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Interview with Jay Capperauld

"I believe art has an immense transformative power, especially where it comes to altering one’s state of mind/perspective, and I believe the best art asks questions rather than provides answers." Jay Capperauld

I had the pleasure to interview Scottish composer Jay Capperauld on his orchestral composition Endlings, an excerpt of which can be found here:

I discovered Jay's work last year when we both took part in Psappha Ensemble's Unheard Voices project, and was amazed by the expressiveness and poetry of his arrangements. It was an absolute pleasure to find out more about his creative process through this interview, and I have no doubt you will enjoy it as much as I did!

Question: Could you briefly introduce yourself and Endlings?

Answer: My name is Jay Capperauld and I am a Scottish Composer interested in portraying emotive narratives through music. One such narrative comes in the form of my Piano Concerto “Endlings”, which was commissioned by pianist James Willshire and the National Youth Orchestra of Scotland.

The piece tells the story of a handful of the last known individuals of certain species – otherwise known as “endlings”, such as the Baiji Dolphin and Kauaʻi ʻōʻō Bird - as well as animals who are close to extinction such as the Sumatran Orangutan.

Q. What was your creative process like for this piece, and to which extent was it influenced by the theme of the piece? How did the Baiji Dolphin, Sumatran Orangutan and Kauaʻi ʻōʻō Bird find their way into the composition?

Answer: The initial stimulus for the piece came from the plight of the last known individual Kauaʻi ʻōʻō bird. This bird had not been seen since 1985, but was last heard (and recorded by David Boynton) in 1987 on the Hawaiian island of Kauaʻi calling out to a female bird who no longer exists. I found this to be a heartbreaking story of loneliness and loss which had to be told through our collaboration, and from there the concept of Endlings came into being.

I made the decision to focus each of the 3 movement on a specific animal (Movement 1. Baiji Dolphin, movement 2. Sumatran Orangutan and movement 3. Kauaʻi ʻōʻō bird) and channel their characteristics into the material of each movement while attempting to explore the events that led up to their isolation in an abstract musical context. So, the Baiji Dolphin’s movement, subtitled “Drowned in Poison”, uses very fluid and pure material that is gradually soured by jarring sonorities until its musical environment is altered to point where the piano is drowned in an inhospitable sound, in the same way the Baiji Dolphin’s waters of the Yangtze River was polluted by dumping waste. Likewise, the Sumatran Orangutan’s movement, called “The Scorched-Earth Policy”, depicts the current dilemma faced by orangutan’s as their habitat is ravaged and destroyed due to deforestation and industry. It’s sound-world is very earthy and woody in order to capture the sounds of the forest, but eventually this musical environment eats itself as the pianist is chased frantically through its rapidly disintegrating environment. This leads to the biggest gesture of the piece when, one by one, the members of the orchestra leave the stage while singing a repeated modal fragment as they disappear into the wings, leaving the pianist as the only character left on stage – much like the last individual Kauaʻi ʻōʻō bird, whose story is then set to tell.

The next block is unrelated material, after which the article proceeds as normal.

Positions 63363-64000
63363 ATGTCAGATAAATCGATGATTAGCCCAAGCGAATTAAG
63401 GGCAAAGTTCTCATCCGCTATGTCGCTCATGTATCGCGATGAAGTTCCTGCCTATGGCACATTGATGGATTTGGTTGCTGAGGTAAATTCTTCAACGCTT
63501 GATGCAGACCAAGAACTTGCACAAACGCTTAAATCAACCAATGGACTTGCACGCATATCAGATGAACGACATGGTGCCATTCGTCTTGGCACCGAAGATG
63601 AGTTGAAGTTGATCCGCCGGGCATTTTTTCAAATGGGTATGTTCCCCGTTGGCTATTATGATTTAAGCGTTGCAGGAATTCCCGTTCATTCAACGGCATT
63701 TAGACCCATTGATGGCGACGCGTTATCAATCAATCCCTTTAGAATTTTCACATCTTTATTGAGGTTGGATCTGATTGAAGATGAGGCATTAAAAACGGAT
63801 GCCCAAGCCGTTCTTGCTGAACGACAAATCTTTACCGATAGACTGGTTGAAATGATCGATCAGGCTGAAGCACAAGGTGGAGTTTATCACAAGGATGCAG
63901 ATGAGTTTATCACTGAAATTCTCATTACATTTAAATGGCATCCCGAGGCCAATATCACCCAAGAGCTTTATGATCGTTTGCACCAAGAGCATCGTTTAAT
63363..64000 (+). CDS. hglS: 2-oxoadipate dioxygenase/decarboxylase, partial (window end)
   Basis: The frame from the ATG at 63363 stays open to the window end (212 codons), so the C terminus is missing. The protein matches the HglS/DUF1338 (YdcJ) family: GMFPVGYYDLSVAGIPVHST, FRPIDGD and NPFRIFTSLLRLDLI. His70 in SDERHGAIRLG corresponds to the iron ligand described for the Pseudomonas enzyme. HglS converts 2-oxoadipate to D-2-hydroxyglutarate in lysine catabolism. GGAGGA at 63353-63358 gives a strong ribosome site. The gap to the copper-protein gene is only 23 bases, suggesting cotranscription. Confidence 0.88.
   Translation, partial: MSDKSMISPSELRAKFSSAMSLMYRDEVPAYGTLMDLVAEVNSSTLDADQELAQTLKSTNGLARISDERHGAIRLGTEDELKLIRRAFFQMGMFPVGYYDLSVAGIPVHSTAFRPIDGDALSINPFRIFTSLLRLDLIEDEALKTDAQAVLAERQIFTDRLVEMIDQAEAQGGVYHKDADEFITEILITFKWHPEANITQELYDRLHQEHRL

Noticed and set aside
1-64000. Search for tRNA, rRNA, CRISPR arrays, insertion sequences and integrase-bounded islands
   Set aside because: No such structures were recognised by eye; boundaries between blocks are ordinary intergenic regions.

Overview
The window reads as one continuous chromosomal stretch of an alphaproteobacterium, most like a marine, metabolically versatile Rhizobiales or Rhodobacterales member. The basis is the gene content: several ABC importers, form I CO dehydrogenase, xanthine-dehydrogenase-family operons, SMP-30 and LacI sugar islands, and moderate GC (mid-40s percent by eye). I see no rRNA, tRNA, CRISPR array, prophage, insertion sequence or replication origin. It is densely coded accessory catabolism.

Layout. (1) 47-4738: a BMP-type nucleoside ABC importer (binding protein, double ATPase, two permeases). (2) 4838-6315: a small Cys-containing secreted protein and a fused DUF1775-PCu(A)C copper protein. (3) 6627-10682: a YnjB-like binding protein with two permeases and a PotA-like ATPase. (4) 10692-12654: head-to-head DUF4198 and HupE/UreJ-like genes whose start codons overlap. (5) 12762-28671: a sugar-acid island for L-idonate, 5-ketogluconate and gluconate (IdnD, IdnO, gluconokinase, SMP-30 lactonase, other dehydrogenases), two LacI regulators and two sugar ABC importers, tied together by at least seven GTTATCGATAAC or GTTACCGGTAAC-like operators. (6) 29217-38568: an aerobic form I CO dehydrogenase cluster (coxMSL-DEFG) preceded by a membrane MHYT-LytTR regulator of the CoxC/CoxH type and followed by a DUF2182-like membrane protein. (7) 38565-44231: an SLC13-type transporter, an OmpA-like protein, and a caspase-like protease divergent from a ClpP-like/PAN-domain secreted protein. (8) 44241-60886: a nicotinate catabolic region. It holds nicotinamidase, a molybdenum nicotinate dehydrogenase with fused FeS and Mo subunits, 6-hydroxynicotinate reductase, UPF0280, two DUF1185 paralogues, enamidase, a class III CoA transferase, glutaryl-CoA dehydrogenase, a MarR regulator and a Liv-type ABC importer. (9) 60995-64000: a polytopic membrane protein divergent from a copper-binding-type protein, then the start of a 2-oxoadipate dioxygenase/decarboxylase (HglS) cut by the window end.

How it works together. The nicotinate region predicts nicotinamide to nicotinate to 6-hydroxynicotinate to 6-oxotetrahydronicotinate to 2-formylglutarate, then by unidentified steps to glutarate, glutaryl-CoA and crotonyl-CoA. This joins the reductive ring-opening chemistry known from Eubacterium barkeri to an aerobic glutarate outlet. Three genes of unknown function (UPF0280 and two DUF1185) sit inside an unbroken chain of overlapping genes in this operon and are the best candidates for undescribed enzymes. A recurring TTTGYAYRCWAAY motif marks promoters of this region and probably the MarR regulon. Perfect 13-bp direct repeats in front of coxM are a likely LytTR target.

The last movement, titled “The Last Swan Song”, brings us to the crux of the concept at hand in which we finally hear from an embodied endling i.e. the pianist who is now alone on stage. This movement explores the Kauaʻi ʻōʻō bird’s song captured by David Boynton in 1987 which becomes the main source of material for this movement. I wanted to capture the yearning and melancholic qualities of this bird’s call, especially in the context of its heartbreakingly fruitless attempts to call out to a female who no longer exists. So, the bird’s call circulates in a relentless beseeching refrain that underpins the narrative of this movement as serval attempts are made by the pianist to reach out and pause to await a reply which we know it shall never receive.

Q. Did working on this piece change your perception of the animals that inspired it?

Answer: Composing this certainly gave me a greater understanding and respect for the finely tuned balancing act our evolutionary hierarchy plays in maintaining life as well as highlighting the fact that we are, to greater and lesser degrees, co-dependent on the survival of other species. Although we observe a sophisticated pyramid that is intricately linked from the ground up, it is also incredibly fragile and delicate; and I often feel that we don’t appreciate enough the knock-on impact that losing one link has on the surrounding species. If we lose enough links, the chain will evidently break all the way to the top. So, in a sense, composing this piece has given me an awareness of just how small our world really is in terms of our connections to other species, our environment and the vast impact and responsibility we have in helping to maintain and preserve those links.

Q. How did your performers respond to playing music based on extinct or endangered species? Were they already engaged in conservation issues before, or did they discover this topic via this experience?